- whether the asset is acquired from the current year’s income or out of past years’ savings.
The Tennessee Court of Appeals also looked an Indiana appellate case dealing with a similar issue. In that case the question was whether the trial court had erred in disallowing certain business expenses in calculating the obligor’s available income for child support. One of the business expenses was for office equipment. Stating that these types of income and expenses from self-employment or operation of a business should be carefully reviewed, that court held that even though purchases of business equipment may properly be considered ‘reasonable and necessary’ expenditures in child support computations, a deduction from gross income is not mandatory. As a result, the Indiana appellate court concluded that the trial court had not abused its discretion when labeling these particular expenditures as investments benefiting the obligor rather than expenses.
The Tennessee child support guidelines provided only that self-employment income for purposes of calculating child support includes income from business operations minus any reasonable expenses to produce such that income. In addition, the guidelines stated that depreciation allowances are not considered reasonable expenses. Comparing the guidelines with Indiana and Ohio, the court explained that Indiana allowed for the deduction of out-of-pocket capital expenditures from an obligor’s gross income, if those expenditures are determined reasonable and necessary after careful review by the trial court. However, in Ohio that deduction is expressly mandated by the state legislature, and the potential for abuse was judicially limited by the state supreme court when permitting a deviation from the child support guidelines in the event this deduction is taken.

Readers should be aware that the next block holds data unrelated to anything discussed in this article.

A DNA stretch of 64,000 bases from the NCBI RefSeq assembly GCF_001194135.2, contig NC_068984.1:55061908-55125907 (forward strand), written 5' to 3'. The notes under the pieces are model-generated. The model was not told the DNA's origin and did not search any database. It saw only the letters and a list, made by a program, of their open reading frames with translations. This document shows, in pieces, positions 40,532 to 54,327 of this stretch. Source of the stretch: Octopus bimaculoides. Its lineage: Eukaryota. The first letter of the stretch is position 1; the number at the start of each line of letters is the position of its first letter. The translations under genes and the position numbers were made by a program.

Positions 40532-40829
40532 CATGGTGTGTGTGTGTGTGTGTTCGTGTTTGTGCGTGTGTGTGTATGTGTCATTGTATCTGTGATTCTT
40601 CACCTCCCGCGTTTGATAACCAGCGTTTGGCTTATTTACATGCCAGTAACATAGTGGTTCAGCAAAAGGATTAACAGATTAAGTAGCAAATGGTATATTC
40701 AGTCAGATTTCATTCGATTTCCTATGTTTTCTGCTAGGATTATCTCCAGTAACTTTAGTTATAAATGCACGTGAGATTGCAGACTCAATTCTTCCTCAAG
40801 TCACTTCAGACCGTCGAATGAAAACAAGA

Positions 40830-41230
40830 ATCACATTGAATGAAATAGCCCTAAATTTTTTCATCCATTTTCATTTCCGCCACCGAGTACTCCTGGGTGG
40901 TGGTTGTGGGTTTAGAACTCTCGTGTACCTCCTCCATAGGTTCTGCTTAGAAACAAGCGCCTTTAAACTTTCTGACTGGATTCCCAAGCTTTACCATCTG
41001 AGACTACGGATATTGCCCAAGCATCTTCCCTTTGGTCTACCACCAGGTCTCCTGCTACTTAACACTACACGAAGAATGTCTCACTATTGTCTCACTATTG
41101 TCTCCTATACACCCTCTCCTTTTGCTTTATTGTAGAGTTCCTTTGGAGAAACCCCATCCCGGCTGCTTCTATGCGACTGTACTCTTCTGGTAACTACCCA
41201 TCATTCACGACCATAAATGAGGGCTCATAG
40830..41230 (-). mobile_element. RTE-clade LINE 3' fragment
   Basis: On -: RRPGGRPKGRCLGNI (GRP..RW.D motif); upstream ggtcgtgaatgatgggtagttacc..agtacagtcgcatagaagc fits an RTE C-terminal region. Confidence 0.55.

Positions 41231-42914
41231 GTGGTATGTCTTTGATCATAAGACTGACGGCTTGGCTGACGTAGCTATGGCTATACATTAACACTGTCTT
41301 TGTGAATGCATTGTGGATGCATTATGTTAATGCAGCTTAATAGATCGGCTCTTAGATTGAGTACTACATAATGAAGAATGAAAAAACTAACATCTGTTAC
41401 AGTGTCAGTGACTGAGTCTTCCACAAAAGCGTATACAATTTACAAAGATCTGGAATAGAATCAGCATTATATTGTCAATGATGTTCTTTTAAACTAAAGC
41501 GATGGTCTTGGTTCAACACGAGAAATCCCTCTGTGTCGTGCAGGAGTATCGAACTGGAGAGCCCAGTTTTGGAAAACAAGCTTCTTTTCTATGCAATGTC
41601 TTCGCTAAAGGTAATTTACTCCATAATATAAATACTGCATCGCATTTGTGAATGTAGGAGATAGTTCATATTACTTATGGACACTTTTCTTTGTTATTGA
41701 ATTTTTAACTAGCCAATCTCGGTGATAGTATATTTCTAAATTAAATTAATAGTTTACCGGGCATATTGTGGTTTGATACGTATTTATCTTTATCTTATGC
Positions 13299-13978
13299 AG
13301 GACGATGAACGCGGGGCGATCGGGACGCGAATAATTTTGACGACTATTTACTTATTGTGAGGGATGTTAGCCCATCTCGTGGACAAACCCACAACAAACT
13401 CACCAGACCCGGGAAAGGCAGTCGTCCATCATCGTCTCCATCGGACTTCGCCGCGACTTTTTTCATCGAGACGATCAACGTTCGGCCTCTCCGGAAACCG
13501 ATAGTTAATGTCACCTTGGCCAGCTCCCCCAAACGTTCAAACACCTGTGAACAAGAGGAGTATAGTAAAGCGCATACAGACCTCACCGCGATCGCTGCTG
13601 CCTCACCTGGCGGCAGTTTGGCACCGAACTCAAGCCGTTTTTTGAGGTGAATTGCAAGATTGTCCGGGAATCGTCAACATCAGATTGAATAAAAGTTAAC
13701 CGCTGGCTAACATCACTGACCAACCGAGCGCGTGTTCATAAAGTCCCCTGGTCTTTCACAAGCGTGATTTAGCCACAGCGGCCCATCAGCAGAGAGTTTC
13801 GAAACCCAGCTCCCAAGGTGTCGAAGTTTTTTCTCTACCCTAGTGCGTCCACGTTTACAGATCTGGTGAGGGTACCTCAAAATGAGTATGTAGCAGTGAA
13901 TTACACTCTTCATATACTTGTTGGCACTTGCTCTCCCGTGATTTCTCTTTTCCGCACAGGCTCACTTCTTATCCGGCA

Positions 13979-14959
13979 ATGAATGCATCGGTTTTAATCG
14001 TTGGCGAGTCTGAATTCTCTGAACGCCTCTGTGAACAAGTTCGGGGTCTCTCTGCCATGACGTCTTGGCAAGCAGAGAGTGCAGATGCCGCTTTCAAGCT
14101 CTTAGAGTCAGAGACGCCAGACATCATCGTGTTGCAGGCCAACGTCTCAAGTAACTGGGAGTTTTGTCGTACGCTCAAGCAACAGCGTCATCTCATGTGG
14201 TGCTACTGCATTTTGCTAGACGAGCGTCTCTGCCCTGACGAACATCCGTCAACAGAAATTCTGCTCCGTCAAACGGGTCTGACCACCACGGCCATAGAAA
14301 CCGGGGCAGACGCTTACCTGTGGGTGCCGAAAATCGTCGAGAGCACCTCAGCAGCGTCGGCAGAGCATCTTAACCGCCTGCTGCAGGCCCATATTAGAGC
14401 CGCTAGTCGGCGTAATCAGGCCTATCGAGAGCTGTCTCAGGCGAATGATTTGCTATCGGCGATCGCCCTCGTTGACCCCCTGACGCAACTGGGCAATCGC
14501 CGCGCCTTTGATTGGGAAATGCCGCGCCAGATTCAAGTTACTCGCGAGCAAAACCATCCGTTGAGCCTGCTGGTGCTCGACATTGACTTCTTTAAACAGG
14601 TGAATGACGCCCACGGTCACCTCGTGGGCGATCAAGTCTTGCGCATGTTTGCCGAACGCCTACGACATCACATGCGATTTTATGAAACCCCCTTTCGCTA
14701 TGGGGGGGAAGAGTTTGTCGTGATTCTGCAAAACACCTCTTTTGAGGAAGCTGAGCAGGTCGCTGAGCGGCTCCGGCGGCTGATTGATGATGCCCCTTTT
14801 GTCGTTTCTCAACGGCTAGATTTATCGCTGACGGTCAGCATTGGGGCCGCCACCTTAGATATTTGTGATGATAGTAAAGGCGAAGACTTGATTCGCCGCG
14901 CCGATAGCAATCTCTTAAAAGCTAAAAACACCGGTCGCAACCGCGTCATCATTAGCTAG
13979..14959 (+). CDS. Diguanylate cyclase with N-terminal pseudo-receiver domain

In light of this, the court of appeals pondered the fact that the trial record was not clear as to the formula used by the court in arriving at the figure of $225. Citing one its earlier decisions, the appellate court said that there could be an upward or downward deviation when certain assumptions are not present that the Department of Health and Safety used in drafting the regulations. In the event of non-visitation, the court wrote, a trial judge is tasked with increasing the amount of support from the guidelines minimum to an amount that would approximate the expenses incurred by the custodial parent that he or she would not otherwise have incurred if the obligor parent had exercised his or her visitation. (Emphasis added by the court.) The court of appeals decided that this issue should be reconsidered by the trial court necessary with instructions to examine evidence that related to the amount of actual expenses incurred by Mrs. Kimble on the son’s behalf, due to Mr. Kimble’s non-visitation.
After sorting through the calculations and the deviations, the judgment of the trial court that allowed Mr. Kimble a 21% credit for the expenses incurred for his daughter was affirmed, but the trial court judgment in other respects was reversed.
Kimble v. Kimble, 1996 WL 445272 (Tenn. Ct. App. 1996).
See original opinion for exact language. Legal citations omitted.
For more information, see Self-employed Parent’s Income Determination in Tennessee Child Support.
Memphis divorce attorney, Miles Mason, Sr., JD, CPA, practices family law exclusively with the Miles Mason Family Law Group, PLC. To learn more about Tennessee child support laws and guidelines, read and view:
- Tennessee Child Support & Divorce Law Answers to FAQs
- How to Modify Child Support in Tennessee
- Tennessee Child Support Law Video Series
- Tennessee Child Support Resources
- Top 6 Tennessee Child Support Strategies
A Memphis child support attorney from the Miles Mason Family Law Group can help you with Tennessee child support issues including setting or modifying child support. Contact the Miles Mason Family Law Group, PLC at 901-683-1850.